They’re mostly dressed in black, the four of them, standing outside Nathan’s on the corner of Stillwell and Surf. It’s a Saturday in late June, sunny and warm hovering around 80. The dog days are all still a month away, but it’s never pleasant to sweat so close to Coney Island’s flagship grease barn. Weekend’s people set a loose itinerary of carnival kicks and beach eats to allow Impose to spend some time with the boys before diving into talks about their upcoming release Jinx and, like, therapy and shit. “We don’t really have any money,” throws out Weekend frontman Shaun Durkan; the only dude around the boardwalk sporting black leather dress shoes. So, before we blow our pockets on the midway, Coors Light, and fried Oreo baskets, we’ll have to wait for Weekend’s PR team in the hopes that they can float the foursome through sundown at Coney’s Luna Park and Deno's Wonder Wheel Amusement Park.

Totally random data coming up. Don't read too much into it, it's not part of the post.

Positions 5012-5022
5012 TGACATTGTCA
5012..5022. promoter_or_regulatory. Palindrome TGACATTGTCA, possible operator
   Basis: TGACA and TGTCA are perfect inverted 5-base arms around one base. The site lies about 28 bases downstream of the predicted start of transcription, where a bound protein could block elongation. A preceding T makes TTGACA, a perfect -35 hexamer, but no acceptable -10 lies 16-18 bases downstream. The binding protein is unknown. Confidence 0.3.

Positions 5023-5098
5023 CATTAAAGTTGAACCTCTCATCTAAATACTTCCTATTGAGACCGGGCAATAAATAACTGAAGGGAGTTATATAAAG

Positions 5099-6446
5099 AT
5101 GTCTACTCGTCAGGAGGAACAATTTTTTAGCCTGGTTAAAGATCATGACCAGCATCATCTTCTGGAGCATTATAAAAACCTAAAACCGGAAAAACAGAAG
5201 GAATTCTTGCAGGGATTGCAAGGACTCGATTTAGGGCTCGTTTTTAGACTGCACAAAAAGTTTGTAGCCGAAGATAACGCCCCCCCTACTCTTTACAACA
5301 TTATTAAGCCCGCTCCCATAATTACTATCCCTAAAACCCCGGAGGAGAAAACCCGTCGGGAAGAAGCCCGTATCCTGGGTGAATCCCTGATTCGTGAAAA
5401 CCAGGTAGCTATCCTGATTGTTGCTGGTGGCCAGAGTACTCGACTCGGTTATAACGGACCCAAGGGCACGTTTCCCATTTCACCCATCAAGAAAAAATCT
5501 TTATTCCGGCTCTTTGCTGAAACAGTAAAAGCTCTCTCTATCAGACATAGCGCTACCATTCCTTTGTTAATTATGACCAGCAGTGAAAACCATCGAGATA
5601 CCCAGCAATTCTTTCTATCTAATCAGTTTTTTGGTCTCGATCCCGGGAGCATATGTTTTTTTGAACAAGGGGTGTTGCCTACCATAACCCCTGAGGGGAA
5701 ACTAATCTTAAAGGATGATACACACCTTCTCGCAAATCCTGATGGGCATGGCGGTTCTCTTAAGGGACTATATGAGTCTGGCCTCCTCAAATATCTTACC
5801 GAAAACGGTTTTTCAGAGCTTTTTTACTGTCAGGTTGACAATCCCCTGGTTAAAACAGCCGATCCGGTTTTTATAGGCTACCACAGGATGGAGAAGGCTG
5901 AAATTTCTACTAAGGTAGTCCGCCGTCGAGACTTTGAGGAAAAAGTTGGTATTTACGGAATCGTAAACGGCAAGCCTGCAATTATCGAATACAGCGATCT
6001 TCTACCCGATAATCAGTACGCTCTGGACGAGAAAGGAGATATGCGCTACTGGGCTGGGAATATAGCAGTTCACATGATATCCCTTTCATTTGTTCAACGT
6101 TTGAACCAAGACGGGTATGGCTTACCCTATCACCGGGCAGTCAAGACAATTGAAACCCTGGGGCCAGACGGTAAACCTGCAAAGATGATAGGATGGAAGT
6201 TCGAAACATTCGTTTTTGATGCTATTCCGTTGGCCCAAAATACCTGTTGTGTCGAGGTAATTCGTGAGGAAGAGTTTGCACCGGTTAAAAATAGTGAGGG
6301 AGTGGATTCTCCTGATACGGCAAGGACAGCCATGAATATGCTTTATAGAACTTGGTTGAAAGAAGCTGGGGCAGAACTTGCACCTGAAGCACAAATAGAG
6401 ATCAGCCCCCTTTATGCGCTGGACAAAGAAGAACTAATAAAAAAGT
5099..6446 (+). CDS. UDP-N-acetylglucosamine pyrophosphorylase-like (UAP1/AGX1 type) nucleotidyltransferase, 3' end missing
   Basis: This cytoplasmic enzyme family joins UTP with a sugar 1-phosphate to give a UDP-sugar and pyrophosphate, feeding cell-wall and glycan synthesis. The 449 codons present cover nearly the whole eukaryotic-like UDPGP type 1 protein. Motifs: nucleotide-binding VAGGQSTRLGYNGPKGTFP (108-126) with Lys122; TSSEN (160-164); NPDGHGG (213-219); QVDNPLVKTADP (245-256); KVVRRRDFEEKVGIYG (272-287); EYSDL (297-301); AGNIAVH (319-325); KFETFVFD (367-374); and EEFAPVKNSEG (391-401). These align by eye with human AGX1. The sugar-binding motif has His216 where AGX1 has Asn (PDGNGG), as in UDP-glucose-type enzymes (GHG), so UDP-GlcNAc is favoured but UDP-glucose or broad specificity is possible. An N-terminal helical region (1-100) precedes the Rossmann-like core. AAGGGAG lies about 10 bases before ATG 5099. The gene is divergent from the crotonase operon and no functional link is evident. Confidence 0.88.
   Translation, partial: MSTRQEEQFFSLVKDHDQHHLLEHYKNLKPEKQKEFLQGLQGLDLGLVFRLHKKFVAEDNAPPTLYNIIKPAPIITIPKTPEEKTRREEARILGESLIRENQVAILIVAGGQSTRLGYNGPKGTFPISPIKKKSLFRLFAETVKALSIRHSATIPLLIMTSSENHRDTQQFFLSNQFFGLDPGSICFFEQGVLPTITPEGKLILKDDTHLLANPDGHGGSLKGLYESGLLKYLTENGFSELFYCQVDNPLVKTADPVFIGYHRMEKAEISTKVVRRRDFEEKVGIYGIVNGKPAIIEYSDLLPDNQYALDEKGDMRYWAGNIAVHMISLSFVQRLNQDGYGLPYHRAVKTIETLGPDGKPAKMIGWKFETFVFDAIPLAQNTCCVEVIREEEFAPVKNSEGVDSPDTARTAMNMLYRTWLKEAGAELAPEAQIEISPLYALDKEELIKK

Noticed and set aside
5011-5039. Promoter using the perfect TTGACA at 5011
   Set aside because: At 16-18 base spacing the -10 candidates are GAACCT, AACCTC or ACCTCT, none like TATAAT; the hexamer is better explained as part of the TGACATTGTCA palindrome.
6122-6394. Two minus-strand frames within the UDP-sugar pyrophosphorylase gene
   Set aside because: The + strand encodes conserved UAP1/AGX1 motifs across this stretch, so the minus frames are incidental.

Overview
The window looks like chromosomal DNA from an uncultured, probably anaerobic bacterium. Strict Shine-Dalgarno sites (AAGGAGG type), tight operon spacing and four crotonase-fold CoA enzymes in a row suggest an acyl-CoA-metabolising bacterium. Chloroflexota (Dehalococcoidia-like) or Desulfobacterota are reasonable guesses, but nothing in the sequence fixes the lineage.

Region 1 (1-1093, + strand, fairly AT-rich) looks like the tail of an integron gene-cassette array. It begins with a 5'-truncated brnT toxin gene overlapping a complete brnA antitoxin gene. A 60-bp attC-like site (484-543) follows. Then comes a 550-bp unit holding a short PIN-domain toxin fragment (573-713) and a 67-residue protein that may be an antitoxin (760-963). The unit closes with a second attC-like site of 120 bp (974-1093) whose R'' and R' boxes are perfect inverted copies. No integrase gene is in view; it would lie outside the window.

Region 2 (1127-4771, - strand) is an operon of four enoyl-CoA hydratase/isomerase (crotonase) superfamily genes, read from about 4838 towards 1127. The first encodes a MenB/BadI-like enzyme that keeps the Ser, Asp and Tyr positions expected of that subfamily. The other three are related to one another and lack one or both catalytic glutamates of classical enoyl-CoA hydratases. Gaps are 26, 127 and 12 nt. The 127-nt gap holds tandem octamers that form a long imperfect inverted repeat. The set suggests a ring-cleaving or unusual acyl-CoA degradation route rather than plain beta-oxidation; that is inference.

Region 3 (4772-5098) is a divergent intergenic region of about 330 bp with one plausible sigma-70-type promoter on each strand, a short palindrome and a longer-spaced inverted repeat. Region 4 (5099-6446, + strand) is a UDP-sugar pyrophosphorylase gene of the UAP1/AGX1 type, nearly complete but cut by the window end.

“We would’ve moved [to New York] even if we weren’t a band,” says drummer Abe Pedroza later that day.
It’s been almost a year since the former Oaklandites recorded Jinx, their sophomore Slumberland LP, and migrated to Brooklyn–almost three since their heralded debut Sports. And, like their previous releases, Weekend recorded their latest as a three-piece with Shaun Durkan, 28, tracking vocals, guitar, and bass; Kevin Johnson, 27, wielding the lead guit; and Abe Pedroza, 25, manning the skins. Only, there’s a familiar face in the mix: man about town Nic Ray, 26. Ray, a former roommate of the trio back in Oakland, was recruited to play bass for their upcoming tour, and, according to Durkan, is a necessary addition because “the new song’s are so much more complex that we sort of need a fourth member on stage…it helps to free me up to focus more on the vocals. It helps us get a little bit closer to the recorded version of the songs.” Ray’s presence also has the potential to assist in the whole getting-to-know-you process over the next few hours.